At the depot*
I have been a big Rory Gallagher fan since I first heard ‘Blister on the Moon’ in Year 11 at school in 1970. Five years later I saw him play on a Saturday night at the Hordern in Sydney then in Brisbane the following Tuesday night. In 1980 my girlfriend and I found ourselves in Tokyo teaching English by day and exploring the Tokyo live house scene at night. We got to know some people and my girlfriend scored a job teaching English over long lunches to a record executive. I wrote about music and culture for RAM magazine. I rustled up ¥ 33 000 and bought my first Walkman so my Rory Gallagher tapes (and others) travelled with me easily. On high rotation was Top Priority which had been released in 1979.
After six months we made our way to London. Money was tight. My girlfriend got a job at the Na Na Club which basically meant encouraging Japanese businessmen to drink lots of alcohol and laughing at their jokes. I wasn’t so lucky and the track off Top Priority that resonated was ‘At the Depot’:
Well, I'm hanging round the depot boys,
Trying to get a job,
I'm so sick and tired of being laid off.
I worked for a labour hire company and scrambled for as many jobs as I could. I would turn up at 6am, try to keep warm, and hope for the best. After a few weeks some consistent work came my way and I spent a lot of time moving carpets in a warehouse opposite Wembley Stadium.
On the plus side, when I wasn’t selected for a job I was free to indulge my Tokyo rock journalist persona and so I tried to track down Rory Gallagher’s manager. After many dead-ends, just as many 10p calls from red phone booths that in our part of London often doubled as urinals and advertising spaces for a variety of sexual services, I finally tracked down Donal Gallagher. I made the call to see if I could get an interview at their London office explaining that I was a freelance writer and, I had to admit, a big fan since an afternoon in September ten years ago. I didn’t have high expectations but things fell into place as Rory had just returned from a tour of Europe and was now staying at his apartment in London for a few weeks. Donal asked me when I could make it to the office on Berwick Street, Soho for an interview.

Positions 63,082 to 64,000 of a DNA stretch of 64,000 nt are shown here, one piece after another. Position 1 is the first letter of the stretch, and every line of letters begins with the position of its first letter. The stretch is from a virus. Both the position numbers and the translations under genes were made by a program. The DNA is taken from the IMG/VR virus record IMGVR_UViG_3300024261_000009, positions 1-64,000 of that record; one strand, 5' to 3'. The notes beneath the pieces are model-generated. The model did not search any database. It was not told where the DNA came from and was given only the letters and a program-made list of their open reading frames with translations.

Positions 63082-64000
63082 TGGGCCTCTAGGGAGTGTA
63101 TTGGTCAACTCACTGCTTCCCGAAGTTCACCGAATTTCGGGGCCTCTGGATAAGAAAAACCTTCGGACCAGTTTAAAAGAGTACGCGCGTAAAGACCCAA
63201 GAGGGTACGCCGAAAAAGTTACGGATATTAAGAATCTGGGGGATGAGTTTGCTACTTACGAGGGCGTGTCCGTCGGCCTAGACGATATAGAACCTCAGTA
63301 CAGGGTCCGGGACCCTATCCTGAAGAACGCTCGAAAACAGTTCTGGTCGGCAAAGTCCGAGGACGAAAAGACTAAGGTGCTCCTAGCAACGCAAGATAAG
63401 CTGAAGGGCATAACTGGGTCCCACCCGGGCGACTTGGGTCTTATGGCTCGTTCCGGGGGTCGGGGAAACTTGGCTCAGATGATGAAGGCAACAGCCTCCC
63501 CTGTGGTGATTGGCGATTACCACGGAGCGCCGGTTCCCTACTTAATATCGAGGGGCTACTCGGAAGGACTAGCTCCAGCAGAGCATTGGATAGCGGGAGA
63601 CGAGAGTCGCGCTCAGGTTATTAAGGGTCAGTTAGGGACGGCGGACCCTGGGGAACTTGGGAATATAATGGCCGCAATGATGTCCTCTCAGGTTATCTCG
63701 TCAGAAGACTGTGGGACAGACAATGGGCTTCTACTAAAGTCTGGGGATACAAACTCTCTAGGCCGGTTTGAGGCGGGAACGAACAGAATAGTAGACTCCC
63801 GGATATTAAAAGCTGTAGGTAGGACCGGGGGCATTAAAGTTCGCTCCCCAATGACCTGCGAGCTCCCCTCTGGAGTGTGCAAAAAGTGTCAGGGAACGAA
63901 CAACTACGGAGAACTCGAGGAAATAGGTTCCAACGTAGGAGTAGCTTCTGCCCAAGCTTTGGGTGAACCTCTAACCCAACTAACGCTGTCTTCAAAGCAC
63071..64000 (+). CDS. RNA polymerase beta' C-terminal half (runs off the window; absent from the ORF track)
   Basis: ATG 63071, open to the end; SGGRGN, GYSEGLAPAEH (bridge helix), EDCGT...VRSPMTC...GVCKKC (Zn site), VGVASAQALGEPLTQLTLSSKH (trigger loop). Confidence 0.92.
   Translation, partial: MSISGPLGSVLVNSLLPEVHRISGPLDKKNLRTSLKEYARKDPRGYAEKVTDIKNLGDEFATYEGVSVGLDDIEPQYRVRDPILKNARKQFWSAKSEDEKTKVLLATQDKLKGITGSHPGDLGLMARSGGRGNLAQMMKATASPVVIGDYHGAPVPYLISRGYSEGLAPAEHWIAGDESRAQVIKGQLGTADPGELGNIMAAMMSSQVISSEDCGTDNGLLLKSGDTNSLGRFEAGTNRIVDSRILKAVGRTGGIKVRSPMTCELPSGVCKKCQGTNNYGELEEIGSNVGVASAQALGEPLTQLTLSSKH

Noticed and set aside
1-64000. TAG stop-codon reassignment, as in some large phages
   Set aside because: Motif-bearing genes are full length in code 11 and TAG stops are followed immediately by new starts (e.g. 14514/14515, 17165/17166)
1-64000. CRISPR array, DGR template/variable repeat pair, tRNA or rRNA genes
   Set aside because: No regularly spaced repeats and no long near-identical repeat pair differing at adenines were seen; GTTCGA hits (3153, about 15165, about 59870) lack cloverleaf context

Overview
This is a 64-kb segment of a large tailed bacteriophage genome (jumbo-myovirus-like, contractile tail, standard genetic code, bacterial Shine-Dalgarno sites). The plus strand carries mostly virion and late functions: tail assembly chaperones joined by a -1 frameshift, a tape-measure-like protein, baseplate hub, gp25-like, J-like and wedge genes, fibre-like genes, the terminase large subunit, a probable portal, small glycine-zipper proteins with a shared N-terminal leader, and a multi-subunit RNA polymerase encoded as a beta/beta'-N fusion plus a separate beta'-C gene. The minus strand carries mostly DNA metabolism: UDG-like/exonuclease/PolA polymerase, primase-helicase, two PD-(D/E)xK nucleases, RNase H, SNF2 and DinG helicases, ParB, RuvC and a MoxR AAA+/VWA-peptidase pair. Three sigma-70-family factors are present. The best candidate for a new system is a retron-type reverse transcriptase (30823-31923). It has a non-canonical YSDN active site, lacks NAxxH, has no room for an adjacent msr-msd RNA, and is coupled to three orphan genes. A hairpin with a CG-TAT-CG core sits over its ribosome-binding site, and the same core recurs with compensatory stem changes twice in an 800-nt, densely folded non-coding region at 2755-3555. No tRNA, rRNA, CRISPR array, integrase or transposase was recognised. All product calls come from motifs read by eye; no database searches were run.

It is homework time all of a sudden. I write down everything I know: albums, early bands, band members, famous gigs, instruments played and anything else I could remember. You couldn’t record with a Walkman but I had kept my small cassette player/recorder and now made sure I had new batteries and a clean C90 cassette. I check that my camera is ready to go. After a tube ride to Oxford Circus I find the address and make my way upstairs to Donal’s office. He shows me to a room and tells me Rory is coming in a few minutes. I set up the cassette player, look at my notes again, and take a deep breath as I hear a voice greet Donal. I turn towards the door to see Rory. We shake hands.
We talked for over an hour - I wasn’t looking at my watch and I did forget to turn over the cassette after the first 45 minutes so the second part of the interview was not recorded.
Me: How did the Australian tour go?
Rory: It was great. We did the Capitol. I like the stage there - it’s an old theatre so it was nice and warm, not like a sports stadium.
(At this point Donal brings in a bottle of wine and two glasses)
Rory: Haven’t got any Toohey’s
In the decade leading up to this I’d read everything I could find about this artist. My first published music piece was about the breakup of Taste. My time waiting in the cold at the depot had made this moment possible. And what people had said about the man was all true. Thoughtful, attentive, humble, funny and generous towards an obvious amateur. I walked the six kilometers from Soho to our single room in a rundown share house listening to Top Priority on my new portable stereo. Rory died fifteen years later aged 47 in King’s College Hospital, London.
*This story first appeared in Stereo Stories